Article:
Overwatch Cheaters Will Receive Permanent Bans, Blizzard Confirms

"We've always taken cheating in Blizzard games very seriously, and that stance is no different for Overwatch."

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Blizzard Entertainment has outlined its policy on cheating and hacks for the soon-to-launch shooter Overwatch. In a forum post, the developer said "Play nice, play fair" is a "core value" for Blizzard, and as such, there will be stiff penalties for cheaters.

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"If a player is found to be cheating--or using hacks, bots, or third-party software that provides any sort of unfair advantage--that player will be permanently banned from the game. Full stop," the developer said.

Blizzard is taking such a hard line because it said it believes cheating "undermine[s] the spirit of play" and also impacts other players' enjoyment. The developer stressed that is has systems in place to monitor the game in search of "exploitative behavior" and will "take action as needed to preserve the integrity of game."

"We've always taken cheating in Blizzard games very seriously, and that stance is no different for Overwatch."

However, don't expect Blizzard to publicly announce when cheaters are caught.

"We are unlikely to publicly acknowledge when accounts are closed as a result of cheating or using unauthorized programs," the developer said.

Blizzard also confirmed that Overwatch will have an in-game player-reporting feature that can be used to alert the developer to suspicious behavior. Additionally, you can send tips to Blizzard at hacks@blizzard.com. You will not receive a response from Blizzard, but the company said it monitors the mail that is sent to the inbox. In fact, the company has already tweaked the game and kicked players out in the beta who were discovered to be cheating, Blizzard said.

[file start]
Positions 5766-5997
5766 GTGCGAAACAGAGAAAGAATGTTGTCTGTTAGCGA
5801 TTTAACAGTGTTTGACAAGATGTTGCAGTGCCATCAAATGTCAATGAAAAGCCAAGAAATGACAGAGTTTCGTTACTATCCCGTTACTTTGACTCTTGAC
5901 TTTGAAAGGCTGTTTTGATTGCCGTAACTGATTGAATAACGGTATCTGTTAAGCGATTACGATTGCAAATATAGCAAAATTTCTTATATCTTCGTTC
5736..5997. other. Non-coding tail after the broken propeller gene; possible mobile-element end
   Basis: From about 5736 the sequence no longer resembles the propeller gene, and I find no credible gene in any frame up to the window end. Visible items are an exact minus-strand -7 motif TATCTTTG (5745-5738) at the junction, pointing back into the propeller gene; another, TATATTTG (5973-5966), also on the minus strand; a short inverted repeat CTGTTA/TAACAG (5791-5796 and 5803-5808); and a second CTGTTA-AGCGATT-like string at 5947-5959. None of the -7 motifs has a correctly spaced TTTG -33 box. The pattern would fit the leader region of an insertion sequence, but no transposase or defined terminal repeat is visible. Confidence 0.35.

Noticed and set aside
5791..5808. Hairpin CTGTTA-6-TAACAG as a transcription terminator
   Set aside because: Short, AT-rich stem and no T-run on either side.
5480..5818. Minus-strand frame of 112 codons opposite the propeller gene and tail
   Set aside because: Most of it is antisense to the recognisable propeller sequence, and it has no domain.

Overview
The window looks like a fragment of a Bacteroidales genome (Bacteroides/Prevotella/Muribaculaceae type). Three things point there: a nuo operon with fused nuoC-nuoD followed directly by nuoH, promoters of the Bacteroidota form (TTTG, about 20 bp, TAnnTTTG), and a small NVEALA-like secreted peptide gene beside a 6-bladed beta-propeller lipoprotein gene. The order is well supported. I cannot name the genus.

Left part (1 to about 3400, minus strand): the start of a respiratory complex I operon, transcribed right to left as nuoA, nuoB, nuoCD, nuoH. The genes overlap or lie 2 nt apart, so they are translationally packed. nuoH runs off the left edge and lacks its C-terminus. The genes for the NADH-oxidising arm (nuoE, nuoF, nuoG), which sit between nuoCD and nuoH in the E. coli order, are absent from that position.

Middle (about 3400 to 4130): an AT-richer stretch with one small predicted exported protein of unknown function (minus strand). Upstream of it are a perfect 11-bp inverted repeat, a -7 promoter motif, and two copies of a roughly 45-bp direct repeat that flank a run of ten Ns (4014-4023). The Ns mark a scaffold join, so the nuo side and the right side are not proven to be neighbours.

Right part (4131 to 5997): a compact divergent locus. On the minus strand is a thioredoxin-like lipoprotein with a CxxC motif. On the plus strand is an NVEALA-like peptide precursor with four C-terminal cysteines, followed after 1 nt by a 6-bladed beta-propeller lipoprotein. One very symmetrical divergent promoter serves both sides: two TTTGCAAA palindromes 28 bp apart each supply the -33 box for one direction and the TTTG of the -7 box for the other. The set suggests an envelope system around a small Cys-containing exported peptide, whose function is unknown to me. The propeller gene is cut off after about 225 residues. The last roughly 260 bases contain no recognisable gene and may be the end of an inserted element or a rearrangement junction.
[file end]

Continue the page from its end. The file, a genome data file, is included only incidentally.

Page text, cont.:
Before you report a player, however, you may want to consider the following items (written by Blizzard):

  • Our in-game camera system does not always play back footage at the same fidelity as real-time gameplay (this loss in fidelity applies to the killcam, Plays of the Game, Highlights, and--to a lesser extent--the spectator camera as well). This can sometimes result in a player's aim appearing more snappy or less fluid in playback than it did in-game.
  • With the above, there may be bugs with the in-game camera system that affect playback footage. In the closed beta, we actually had a bug that caused the killcam and spectator camera angle to suddenly "snap" whenever Zarya cast Particle Barrier or Projected Barrier. While we're unaware of any issues with the camera system at present, undiscovered bugs are always a possibility to consider.
  • Lastly, some players are just really good at first-person shooters. Through practice and years of experience, these players' movements and reaction times can occasionally appear unnatural (if not physically impossible) to those who may not have been exposed to that particular level of play before.

In other news about Overwatch, the game's recently concluded beta attracted 9.7 million players, which is more than the betas for Destiny, The Division, and Star Wars Battlefront. Overwatch launches on May 24 for PC, PlayStation 4, and Xbox One.

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